The Canon EF 50mm f1.8 II is the manufacturer's cheapest 50mm lens. Canon also makes f1.4 and f1.2 versions, but both cost more money. So does this cheap and cheerful lens provide enough quality to make it a viable alternative?
- Very inexpensive
- Low vignetting
- Extremely cheap build quality
- Has trouble autofocusing in low light
Canon EF 50mm f1.8 II Lens Review
This version of Canon's 50mm lens has been with us since 1990, and it shows no sign of losing popularity. These days it's most likely to be used by those just starting out in photography (because of its extremely attractive sub-$100 price tag) or on crop frame cameras. It will often end up as a small 80mm telephoto lens. For those used to "kit" lenses that come bundled with cameras, any prime lens will give a marked improvement in sharpness and quality. But the 50mm f1.8 has both good and bad qualities.
This is the major drawback of the 50mm f1.8. It might be extremely light, but it comes at a cost. The lens looks and feels extremely "plasticky," and it isn't going to stand up to any hard use. However, if you're careful with it and aren't put off by its feel, then it's still a lens to consider.
The 50mm f1.8 does struggle to focus successfully in low light conditions. Focusing is inconsistent and sometimes downright inaccurate, particularly at large apertures. Most annoyingly, no manual focus override is available to compensate for this problem. The motor is also a little slow, which means this lens isn't ideal for capturing fast moving subjects.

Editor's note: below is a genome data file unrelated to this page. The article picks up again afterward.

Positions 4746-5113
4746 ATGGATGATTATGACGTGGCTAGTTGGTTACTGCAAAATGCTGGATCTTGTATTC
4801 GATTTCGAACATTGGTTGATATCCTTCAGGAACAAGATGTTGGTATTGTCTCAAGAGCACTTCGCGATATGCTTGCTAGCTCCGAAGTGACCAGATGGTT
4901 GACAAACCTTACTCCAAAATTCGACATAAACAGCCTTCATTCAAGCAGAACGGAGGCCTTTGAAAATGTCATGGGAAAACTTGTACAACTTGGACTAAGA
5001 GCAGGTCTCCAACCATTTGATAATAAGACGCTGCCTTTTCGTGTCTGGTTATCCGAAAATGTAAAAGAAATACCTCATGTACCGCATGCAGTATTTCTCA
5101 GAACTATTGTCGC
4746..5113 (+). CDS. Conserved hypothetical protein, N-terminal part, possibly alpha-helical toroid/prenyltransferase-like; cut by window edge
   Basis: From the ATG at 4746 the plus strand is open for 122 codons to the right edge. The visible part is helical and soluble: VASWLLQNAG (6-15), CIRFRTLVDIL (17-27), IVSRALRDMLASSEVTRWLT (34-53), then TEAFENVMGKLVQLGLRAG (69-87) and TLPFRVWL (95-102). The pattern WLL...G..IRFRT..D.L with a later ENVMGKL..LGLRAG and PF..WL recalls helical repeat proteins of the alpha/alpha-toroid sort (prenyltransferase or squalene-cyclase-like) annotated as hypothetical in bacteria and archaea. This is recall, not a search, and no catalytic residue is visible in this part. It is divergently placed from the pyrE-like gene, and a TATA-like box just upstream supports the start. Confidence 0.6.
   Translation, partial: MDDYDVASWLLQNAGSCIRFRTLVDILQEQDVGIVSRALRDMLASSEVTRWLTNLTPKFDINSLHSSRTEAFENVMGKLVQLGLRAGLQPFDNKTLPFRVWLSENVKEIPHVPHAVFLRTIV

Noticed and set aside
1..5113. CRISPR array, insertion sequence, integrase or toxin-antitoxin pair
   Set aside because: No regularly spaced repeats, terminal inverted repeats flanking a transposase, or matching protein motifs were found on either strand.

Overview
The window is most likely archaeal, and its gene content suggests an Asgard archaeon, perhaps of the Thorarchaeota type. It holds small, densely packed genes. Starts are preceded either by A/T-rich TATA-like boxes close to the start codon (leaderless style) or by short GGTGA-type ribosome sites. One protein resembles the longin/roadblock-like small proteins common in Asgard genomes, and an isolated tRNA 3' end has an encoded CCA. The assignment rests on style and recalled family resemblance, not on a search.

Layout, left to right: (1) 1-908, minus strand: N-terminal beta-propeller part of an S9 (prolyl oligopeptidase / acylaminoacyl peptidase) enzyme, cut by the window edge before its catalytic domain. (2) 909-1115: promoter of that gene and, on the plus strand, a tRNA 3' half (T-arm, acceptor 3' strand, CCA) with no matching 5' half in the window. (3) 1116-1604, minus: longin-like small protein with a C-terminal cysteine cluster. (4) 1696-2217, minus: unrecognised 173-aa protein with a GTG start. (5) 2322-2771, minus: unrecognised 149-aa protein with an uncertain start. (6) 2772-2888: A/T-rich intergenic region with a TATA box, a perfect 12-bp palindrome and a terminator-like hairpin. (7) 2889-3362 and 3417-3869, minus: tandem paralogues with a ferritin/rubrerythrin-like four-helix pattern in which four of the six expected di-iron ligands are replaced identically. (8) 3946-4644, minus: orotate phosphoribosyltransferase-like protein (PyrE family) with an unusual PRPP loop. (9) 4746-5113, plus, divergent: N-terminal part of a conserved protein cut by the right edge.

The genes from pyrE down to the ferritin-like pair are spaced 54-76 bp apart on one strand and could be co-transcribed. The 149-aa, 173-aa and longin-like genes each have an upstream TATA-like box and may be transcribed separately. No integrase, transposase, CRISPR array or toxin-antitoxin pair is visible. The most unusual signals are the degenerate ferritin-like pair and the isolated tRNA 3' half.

For such a low price, the optics on the 50mm f1.8 are exceptionally good. It's sharp, and it shows low distortion. In comparison to its big brother, the Canon 50mm f1.4 lens, it lacks a certain sharpness in the corners of images. It also has a slight tendency to render out-of-focus backgrounds in a jagged fashion, with bright highlights causing particular problems. But it's much sharper than any of the EF-S kit lenses supplied with most entry and prosumer level DSLR cameras, and its f1.8 aperture lets in four times as much light.
For anyone who's been shooting with a kit zoom lens, a prime fixed lens such as this one will be a huge improvement in image quality. I'd recommend this lens to anyone who wants to take their photography a step further, without spending a lot of money. Just remember that you'll need to stop down a bit to achieve maximum quality and sharpness.